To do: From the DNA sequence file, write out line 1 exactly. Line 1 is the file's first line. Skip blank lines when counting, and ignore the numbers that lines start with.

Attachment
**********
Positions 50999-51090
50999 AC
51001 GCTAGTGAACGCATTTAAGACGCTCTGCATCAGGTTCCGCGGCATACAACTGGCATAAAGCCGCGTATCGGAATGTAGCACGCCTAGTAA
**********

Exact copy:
Positions 50999-51090